Whales produce a patterned sequence of sounds known as whale songs. Male humpback whales, known as inveterate composers, are known to be the most active singers. Other types of whales, including the blue whale, sperm whale, bowhead whale, and fin whale, have also been confirmed to produce sounds.
Whale songs are known to be mating calls. The male humpback sings to display maturity and singleness, thereby attracting females. Whales also sing while using echolocation to navigate their movement across the ocean. The songs also serve the purpose of communication among the animals, and it’s been determined that whales and dolphins have names for each other!
See Related: Blue Whale: Why Is It Endangered?
12. Humpback Songs Have Appeared In A Music Chart
This particular fact is one interesting fact you need to know. Male humpbacks can sing non-stop for 30 minutes, producing beautiful sounds. They can produce a 7-octave sound range, almost the entire piano range.
Dr. Roger Payne released an album called Songs Of The Humpback Whale in 1970. It is one of the most popular collections of whale songs of all time, selling over 125,000 copies and earning multi-platinum status.
See Related: Different Types of Ecosystems Around the World
13. Blue Whales Produce Different Song Patterns Each Season
Blue whales change their song pattern every season. Every member of the group is also capable of learning and singing the new pattern at the start of each season. This is because the blue whale song has a sound that is peculiar to the group they swim with. They are also known to sing at a lower frequency, with the sound intensity measured up to 186 decibels.
General Facts About Whales
Since I have introduced you to some unknown facts about whales, let’s talk about the seemingly general facts. Here you will both learn and relearn some things about whales.
14. Whales’ Ancestors Were Land Animals
The evolution of whales argues that the ancestors of whales were land animals. The biology and the body of the mammals also support this claim. Hippos have also been traced to be a close relative of the whale.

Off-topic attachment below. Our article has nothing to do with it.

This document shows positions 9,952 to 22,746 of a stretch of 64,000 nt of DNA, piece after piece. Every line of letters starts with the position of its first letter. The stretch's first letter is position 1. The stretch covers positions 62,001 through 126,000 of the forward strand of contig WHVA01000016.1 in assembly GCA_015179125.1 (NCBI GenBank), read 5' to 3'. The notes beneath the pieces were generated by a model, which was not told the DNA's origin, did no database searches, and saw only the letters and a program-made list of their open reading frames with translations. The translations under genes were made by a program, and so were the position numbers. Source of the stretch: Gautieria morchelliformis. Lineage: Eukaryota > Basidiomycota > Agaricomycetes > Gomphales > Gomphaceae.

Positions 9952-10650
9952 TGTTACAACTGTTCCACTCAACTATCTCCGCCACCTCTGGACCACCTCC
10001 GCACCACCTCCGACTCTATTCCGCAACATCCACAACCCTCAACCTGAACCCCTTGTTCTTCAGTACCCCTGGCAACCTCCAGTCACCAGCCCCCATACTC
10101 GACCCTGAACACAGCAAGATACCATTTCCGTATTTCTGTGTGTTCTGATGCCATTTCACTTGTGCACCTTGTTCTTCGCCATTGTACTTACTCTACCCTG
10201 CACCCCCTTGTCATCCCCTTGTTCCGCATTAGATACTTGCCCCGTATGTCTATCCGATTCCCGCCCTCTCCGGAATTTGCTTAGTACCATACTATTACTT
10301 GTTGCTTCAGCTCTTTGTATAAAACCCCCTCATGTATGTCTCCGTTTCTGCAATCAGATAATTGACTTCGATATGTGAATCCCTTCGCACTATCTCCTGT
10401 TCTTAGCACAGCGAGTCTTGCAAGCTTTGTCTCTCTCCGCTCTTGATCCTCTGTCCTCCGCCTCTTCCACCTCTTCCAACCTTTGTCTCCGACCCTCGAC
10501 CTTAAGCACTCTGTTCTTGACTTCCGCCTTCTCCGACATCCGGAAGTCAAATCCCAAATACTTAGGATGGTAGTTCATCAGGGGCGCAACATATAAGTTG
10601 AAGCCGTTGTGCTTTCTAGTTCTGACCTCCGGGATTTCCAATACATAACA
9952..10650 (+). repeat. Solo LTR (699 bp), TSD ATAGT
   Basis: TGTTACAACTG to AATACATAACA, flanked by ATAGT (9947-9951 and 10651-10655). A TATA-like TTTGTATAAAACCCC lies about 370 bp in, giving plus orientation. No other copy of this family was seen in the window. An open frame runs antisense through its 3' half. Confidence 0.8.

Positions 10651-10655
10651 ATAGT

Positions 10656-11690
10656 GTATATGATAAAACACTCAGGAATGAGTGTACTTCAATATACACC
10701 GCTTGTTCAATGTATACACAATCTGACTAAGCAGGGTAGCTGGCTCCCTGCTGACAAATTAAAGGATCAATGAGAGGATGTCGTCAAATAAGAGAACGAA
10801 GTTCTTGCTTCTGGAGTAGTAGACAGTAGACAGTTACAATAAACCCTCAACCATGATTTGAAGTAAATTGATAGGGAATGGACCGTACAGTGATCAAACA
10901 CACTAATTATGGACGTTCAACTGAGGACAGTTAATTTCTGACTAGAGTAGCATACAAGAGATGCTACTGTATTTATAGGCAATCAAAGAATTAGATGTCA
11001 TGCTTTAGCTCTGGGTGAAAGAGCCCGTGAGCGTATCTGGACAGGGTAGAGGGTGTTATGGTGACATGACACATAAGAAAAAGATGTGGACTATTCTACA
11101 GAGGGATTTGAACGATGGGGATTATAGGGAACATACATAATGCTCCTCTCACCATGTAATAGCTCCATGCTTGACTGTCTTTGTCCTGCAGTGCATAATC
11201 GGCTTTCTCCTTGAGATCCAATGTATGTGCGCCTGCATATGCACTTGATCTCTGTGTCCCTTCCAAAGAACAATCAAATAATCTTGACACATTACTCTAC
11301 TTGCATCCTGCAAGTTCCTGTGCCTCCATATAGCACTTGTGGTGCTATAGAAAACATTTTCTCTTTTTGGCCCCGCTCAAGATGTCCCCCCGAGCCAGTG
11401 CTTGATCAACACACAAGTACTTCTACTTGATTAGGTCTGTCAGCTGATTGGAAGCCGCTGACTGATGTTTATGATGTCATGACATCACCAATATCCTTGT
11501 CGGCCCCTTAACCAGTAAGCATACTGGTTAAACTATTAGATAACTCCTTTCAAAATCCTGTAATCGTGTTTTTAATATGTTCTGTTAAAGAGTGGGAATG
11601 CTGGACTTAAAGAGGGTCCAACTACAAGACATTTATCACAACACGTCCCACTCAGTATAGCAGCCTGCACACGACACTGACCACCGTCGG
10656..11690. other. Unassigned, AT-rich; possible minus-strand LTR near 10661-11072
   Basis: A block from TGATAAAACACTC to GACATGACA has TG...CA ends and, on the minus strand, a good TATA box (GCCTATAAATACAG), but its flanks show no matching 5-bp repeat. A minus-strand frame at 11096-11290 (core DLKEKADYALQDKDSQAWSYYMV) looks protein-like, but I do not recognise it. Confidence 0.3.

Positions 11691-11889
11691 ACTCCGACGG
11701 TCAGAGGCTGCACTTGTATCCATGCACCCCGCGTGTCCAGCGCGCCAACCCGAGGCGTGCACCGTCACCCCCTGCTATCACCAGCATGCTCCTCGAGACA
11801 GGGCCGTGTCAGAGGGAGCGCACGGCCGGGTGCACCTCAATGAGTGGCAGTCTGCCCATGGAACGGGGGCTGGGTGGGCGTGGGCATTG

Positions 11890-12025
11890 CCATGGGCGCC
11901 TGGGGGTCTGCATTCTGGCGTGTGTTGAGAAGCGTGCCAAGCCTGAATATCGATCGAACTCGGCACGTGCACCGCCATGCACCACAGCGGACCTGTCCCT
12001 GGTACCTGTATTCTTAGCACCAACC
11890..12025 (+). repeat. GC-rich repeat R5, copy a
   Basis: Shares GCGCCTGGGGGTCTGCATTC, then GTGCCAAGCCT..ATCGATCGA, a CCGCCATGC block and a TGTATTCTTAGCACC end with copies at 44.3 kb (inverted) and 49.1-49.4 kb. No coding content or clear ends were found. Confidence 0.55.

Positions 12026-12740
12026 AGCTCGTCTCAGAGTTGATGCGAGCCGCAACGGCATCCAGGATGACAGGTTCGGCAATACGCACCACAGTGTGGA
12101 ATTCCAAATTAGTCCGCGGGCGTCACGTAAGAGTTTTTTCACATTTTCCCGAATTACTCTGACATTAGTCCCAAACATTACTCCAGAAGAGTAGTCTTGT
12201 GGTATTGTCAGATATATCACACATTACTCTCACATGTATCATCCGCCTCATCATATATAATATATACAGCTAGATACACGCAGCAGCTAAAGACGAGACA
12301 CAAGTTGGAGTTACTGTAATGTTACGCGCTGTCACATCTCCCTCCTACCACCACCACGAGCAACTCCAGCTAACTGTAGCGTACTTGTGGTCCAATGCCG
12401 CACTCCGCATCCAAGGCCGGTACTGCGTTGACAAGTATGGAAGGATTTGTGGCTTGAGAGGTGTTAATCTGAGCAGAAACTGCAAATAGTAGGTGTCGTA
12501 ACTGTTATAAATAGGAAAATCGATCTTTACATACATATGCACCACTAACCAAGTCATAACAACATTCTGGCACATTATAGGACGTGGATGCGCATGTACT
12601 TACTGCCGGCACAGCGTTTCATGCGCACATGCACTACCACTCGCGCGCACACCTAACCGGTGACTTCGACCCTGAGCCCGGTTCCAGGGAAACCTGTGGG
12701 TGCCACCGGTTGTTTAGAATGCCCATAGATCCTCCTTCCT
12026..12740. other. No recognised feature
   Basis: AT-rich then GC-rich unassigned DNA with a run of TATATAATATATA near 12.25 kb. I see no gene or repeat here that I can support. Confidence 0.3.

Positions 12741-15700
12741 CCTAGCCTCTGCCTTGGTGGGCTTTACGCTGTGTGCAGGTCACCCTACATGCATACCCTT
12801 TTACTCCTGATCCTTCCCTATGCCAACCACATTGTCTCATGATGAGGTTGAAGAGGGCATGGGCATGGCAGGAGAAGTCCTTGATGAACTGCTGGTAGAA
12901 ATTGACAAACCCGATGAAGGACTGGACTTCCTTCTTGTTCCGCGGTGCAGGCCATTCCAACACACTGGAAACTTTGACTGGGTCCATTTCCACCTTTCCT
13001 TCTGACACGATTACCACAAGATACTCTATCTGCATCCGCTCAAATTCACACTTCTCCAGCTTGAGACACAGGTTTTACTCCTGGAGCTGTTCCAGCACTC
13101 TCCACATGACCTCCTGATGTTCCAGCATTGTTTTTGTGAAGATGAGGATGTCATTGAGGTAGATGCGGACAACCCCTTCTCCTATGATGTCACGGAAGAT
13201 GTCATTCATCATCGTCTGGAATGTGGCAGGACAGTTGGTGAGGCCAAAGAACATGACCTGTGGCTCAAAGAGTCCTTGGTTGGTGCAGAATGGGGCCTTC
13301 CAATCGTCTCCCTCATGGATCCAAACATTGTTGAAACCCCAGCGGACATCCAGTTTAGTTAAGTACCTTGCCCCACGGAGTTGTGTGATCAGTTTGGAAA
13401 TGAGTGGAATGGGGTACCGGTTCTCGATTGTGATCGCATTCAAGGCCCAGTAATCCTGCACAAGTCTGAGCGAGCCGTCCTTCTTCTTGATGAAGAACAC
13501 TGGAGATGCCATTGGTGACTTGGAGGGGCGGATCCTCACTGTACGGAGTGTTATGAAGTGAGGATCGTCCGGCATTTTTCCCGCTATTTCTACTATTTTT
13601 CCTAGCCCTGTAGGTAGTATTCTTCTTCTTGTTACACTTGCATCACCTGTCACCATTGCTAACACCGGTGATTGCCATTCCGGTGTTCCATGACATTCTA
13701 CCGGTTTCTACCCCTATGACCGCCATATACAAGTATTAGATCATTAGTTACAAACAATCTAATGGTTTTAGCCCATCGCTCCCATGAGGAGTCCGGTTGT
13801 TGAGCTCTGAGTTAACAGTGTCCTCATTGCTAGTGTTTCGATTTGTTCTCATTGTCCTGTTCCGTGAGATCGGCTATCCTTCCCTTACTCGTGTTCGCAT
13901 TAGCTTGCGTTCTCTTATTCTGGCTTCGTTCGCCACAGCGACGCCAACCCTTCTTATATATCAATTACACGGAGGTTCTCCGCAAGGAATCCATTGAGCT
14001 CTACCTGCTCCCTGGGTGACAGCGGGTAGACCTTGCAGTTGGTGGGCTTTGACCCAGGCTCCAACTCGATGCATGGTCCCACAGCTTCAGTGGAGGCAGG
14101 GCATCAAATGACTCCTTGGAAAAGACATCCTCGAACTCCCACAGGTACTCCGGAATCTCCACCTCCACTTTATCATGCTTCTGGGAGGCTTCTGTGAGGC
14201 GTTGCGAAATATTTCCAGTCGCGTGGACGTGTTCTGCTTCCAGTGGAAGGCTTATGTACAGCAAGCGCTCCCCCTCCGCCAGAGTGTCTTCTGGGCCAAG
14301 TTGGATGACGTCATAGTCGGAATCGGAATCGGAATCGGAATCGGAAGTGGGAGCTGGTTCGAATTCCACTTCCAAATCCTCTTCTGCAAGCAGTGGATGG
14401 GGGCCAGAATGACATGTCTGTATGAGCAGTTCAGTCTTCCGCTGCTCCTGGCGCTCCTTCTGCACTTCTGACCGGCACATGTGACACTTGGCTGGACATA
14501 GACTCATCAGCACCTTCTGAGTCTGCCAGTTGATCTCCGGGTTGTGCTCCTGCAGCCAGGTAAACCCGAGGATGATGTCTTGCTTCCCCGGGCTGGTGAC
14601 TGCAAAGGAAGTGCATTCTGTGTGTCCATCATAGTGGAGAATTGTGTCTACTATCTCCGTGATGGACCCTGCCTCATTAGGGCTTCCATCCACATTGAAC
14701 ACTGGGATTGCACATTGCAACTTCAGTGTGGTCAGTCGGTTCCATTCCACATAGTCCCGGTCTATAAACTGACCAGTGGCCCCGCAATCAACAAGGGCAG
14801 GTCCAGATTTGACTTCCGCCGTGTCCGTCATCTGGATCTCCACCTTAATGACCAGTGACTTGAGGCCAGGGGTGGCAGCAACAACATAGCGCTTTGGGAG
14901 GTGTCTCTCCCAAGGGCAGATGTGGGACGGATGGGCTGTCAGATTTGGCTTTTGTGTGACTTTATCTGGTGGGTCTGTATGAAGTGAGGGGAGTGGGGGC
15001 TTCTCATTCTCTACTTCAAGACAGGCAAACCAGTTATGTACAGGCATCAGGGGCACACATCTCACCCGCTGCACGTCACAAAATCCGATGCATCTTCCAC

Scientists debated that both animals evolved from a four-legged ungulate that lived on land 50 million years ago. Marine biologists further proved that the whale ancestors moved to the sea 8 million years ago and evolved to become aquatic mammals.
15. The Blue Whale Is The Largest Animal On Earth
The blue whale is not only the largest whale but also the largest animal on earth. While there is evidence and fossils of much larger sea-dwelling creatures from tens of millions of years ago, the blue whale is currently the largest and the heaviest animal on Earth.
It can weigh up to 200 tons, the equivalent weight of 33 adult elephants. The Antarctic blue whale can reach up to 30 meters in body length.
16. Blue Whales Are Gray
Many people think Blue whales must be blue, but that is not true. The animal has a mottled gray color instead.
They were likely given the name due to the appearance of the water around them anytime they came up to breathe. The animal possesses diatoms on their skin, which is responsible for the bluish glow in the water around them, making them appear blue sometimes.
17. Sperm Whales Have The World Largest Brain
The sperm whale, the largest of toothed whales, also holds the record of the animal with the largest brain. The animal is notable for its large head accommodating a giant brain. If compared, the sperm whale’s brain weighs five to six times the weight of the human brain.
Not only do they have a big brain, but they are also smarter and display elusive surface behavior, as documented in the 19th Century. Several journals of whalers detail how sperm whales can learn from encounters with whaling ships and teach others how to avoid whale hunters.
See Related: Cruel Animals Around the World
18. Sperm Whales Are The Loudest Animal On Earth
The sperm whale isn’t just the animal with the largest brain but also the loudest animal on Earth. These animals can produce sounds with a sound intensity of up to 230 decibels.